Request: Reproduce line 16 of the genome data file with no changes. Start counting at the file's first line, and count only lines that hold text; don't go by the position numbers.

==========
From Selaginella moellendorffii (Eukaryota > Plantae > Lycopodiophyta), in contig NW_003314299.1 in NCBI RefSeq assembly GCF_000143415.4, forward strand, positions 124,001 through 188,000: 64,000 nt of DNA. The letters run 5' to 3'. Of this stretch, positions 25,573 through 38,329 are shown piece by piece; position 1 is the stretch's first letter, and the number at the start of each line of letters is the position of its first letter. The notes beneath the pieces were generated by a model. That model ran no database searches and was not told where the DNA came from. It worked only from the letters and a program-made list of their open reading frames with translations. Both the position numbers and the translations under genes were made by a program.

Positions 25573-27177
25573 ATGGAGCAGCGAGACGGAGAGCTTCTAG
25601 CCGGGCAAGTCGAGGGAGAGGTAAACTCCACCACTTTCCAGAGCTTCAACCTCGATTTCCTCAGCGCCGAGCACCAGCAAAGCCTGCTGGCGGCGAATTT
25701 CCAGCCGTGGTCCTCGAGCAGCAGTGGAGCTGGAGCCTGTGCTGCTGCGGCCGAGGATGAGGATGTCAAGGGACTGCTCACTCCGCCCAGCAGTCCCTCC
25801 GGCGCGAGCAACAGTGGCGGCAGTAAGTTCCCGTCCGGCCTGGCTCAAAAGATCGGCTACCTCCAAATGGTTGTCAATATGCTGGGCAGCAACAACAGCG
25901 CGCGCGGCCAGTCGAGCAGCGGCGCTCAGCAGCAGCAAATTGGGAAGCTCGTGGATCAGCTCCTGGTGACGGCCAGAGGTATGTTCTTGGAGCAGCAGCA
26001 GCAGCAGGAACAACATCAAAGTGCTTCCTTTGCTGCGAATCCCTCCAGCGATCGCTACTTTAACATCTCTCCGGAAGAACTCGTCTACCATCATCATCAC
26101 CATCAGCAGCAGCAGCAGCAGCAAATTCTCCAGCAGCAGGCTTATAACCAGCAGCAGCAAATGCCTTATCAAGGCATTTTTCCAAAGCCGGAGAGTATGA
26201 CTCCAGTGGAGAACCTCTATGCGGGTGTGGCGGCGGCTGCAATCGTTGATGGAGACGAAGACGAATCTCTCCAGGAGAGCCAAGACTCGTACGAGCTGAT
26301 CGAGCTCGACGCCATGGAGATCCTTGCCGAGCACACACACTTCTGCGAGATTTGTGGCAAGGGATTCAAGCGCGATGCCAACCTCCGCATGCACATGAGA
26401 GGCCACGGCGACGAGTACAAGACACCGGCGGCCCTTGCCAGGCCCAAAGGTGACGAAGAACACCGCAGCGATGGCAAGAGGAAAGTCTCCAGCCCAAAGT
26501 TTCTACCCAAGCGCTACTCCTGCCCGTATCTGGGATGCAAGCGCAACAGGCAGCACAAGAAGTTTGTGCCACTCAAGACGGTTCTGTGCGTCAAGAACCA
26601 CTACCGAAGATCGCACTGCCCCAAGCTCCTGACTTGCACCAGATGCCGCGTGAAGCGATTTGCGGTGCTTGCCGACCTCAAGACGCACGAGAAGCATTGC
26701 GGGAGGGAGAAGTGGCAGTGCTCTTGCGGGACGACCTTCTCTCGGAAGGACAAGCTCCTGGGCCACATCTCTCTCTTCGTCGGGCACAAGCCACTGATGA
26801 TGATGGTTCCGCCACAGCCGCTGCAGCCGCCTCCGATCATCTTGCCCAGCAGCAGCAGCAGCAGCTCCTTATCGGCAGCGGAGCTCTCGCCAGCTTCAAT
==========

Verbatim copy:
26801 TGATGGTTCCGCCACAGCCGCTGCAGCCGCCTCCGATCATCTTGCCCAGCAGCAGCAGCAGCAGCTCCTTATCGGCAGCGGAGCTCTCGCCAGCTTCAAT